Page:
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780 kids on Grade 1 waiting list at Walvis

2019-01-08  Eveline de Klerk

780 kids on Grade 1 waiting list at Walvis

WALVIS BAY - Several parents at Walvis Bay who wanted to enrol their children for Grade 1 yesterday had to be shown the door as all government schools are filled to the rafters – while 780 first graders are already on the waiting list for placement.
Parents are now pinning their hopes on the new school, Namport Primary School, which is currently being constructed close to the SADC gateway port. However, the school can only accommodate about 540 learners and is expected to only open in February for classes.

Director for the education circuit at Walvis Bay Monica Gawises yesterday confirmed to New Era that the demand for Grade 1 placement increases every year.

“Many parents turned up today at the circuit office to enrol their kids for the first time, but unfortunately we could not accommodate them as there is simply no space at our schools anymore,” she explained yesterday.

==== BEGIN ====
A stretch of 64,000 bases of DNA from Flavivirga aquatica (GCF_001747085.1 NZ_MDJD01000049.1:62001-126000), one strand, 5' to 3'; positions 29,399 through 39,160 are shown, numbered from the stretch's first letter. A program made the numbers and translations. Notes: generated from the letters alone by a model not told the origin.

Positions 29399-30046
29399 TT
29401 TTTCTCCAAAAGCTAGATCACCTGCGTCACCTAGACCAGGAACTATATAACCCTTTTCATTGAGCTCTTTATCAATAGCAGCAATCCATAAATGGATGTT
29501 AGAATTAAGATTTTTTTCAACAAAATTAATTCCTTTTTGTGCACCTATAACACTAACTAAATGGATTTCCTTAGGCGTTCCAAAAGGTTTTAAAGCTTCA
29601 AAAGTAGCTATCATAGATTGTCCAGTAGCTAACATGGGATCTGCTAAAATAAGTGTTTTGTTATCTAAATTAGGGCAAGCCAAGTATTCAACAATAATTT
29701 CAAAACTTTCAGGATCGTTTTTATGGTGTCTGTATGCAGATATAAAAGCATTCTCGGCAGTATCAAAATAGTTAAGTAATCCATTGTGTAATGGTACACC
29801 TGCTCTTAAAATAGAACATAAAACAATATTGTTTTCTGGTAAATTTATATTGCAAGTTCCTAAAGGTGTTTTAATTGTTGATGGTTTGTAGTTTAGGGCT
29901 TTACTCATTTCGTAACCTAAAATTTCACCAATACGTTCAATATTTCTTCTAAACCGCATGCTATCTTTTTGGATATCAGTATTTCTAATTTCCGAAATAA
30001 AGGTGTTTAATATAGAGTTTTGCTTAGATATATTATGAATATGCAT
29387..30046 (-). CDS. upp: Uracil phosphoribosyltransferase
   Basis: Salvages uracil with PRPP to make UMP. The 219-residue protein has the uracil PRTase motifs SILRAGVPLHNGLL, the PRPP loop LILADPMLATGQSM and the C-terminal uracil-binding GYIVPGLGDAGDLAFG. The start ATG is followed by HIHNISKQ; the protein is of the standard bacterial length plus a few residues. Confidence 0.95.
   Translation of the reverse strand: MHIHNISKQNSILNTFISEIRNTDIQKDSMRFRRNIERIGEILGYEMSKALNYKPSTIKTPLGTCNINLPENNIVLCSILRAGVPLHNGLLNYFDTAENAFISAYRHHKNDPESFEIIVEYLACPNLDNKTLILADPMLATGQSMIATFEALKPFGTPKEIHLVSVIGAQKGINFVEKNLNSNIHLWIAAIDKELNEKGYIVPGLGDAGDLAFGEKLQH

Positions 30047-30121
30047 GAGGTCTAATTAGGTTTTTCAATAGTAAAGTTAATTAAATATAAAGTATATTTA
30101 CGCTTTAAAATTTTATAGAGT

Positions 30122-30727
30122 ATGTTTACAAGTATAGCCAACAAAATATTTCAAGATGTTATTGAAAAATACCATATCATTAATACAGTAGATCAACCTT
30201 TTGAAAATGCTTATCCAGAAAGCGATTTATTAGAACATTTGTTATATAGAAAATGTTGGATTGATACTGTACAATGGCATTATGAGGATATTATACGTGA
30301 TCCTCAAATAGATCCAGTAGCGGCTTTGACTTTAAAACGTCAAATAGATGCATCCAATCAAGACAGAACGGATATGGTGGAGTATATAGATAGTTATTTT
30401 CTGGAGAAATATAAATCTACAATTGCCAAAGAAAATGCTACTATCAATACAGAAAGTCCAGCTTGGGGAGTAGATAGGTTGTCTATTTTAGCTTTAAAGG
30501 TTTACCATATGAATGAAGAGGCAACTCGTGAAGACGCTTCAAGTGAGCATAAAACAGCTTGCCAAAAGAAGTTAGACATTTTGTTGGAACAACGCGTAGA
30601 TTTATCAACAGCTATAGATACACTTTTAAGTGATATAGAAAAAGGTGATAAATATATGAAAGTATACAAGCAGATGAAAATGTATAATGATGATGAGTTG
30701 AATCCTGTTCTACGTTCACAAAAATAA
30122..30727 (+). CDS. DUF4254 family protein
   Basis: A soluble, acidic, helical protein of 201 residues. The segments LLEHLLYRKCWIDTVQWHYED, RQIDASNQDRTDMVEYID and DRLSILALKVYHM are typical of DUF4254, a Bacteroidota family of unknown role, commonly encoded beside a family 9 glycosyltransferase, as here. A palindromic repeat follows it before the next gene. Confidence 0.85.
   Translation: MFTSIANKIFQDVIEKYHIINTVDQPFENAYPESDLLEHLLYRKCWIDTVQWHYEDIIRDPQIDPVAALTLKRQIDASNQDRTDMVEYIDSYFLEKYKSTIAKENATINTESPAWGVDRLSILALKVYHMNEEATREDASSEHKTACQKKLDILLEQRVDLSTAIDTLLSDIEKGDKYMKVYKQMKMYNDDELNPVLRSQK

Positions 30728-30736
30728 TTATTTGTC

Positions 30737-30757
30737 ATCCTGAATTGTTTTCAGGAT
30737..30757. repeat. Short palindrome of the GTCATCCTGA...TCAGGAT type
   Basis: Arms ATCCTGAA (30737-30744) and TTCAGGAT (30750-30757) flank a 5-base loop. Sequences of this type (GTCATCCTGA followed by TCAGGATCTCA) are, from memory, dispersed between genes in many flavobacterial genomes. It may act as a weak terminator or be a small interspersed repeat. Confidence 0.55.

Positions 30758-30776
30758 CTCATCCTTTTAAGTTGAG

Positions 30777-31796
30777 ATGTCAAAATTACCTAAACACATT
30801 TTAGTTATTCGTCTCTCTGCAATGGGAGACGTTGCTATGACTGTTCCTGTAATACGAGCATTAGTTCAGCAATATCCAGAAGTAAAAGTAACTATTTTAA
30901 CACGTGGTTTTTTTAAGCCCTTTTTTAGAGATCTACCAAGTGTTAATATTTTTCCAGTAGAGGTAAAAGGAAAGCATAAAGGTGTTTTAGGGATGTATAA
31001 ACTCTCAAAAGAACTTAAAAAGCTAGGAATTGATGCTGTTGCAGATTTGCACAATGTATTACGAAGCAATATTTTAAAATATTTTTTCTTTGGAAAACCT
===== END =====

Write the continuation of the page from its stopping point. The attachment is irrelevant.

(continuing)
According to her, the construction of the new school does not ease the pressure on overcrowded classrooms as some classes will have more than 38 learners.

New Era also spoke to some frustrated parents outside the Walvis Bay education circuit office, where they flocked hoping to secure a spot for their children in school, with the school year scheduled to start today.

These parents are of the opinion that the government should build more classrooms in Walvis Bay and Swakopmund, especially for lower primary to ease pressure on already existing schools.

Johanna Garoes who tried to enrol her daughter yesterday told New Era that she only moved to the coast in September, hence could not enrol her daughter in June already.

“That’s how I ended up here.  It is very worrisome to know that this problem with Grade 1 has been coming on for so long but nothing has been done by government to address it,” she said.

Matheus Uushona who also moved to the coast last year also wanted to enrol his daughter for Grade 1 but could not find a place for her in government schools.

“I thought my daughter would have better education here.  That is why I brought her along with me, but it seems I have to send her back to the north as the schools are already too full here,” he explained.


2019-01-08  Eveline de Klerk

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